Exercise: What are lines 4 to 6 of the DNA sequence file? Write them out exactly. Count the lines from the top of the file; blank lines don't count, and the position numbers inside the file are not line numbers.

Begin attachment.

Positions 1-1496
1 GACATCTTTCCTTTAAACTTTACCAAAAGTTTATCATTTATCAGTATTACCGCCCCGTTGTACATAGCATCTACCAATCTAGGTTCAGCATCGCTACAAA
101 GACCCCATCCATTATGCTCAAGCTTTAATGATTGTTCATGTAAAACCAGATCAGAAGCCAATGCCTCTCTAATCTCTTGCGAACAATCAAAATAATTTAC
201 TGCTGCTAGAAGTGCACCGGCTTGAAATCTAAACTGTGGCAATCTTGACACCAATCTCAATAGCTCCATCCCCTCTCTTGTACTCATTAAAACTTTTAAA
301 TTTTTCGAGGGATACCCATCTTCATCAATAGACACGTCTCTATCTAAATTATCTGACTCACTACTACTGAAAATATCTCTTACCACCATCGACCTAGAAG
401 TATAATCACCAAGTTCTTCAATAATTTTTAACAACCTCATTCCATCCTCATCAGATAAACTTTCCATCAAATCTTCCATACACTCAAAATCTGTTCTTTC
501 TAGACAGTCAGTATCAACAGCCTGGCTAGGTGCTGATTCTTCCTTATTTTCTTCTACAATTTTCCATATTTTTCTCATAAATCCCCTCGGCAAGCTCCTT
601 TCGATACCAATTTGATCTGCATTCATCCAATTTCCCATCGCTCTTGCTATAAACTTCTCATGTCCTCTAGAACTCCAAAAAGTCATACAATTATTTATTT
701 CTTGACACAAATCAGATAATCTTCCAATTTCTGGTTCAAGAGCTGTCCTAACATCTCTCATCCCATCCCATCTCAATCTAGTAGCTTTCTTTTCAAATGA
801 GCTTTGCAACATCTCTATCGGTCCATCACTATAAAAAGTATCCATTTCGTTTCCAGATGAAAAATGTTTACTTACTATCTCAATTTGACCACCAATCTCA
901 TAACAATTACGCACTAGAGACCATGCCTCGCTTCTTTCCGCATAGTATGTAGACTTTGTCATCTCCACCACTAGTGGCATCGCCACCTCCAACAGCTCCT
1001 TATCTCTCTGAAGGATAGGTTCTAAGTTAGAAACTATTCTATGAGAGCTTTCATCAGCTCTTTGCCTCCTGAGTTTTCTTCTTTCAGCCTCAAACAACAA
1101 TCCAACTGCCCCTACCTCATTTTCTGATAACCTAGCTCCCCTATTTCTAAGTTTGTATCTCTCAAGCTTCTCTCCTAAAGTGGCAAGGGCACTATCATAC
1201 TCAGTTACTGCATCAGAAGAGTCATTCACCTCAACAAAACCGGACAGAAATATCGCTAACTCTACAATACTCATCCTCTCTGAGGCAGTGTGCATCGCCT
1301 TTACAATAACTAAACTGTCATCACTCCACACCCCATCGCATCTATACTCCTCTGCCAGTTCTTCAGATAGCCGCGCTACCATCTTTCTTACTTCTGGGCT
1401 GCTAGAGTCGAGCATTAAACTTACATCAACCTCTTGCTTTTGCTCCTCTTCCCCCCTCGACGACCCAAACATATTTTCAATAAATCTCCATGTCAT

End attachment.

201 TGCTGCTAGAAGTGCACCGGCTTGAAATCTAAACTGTGGCAATCTTGACACCAATCTCAATAGCTCCATCCCCTCTCTTGTACTCATTAAAACTTTTAAA
301 TTTTTCGAGGGATACCCATCTTCATCAATAGACACGTCTCTATCTAAATTATCTGACTCACTACTACTGAAAATATCTCTTACCACCATCGACCTAGAAG
401 TATAATCACCAAGTTCTTCAATAATTTTTAACAACCTCATTCCATCCTCATCAGATAAACTTTCCATCAAATCTTCCATACACTCAAAATCTGTTCTTTC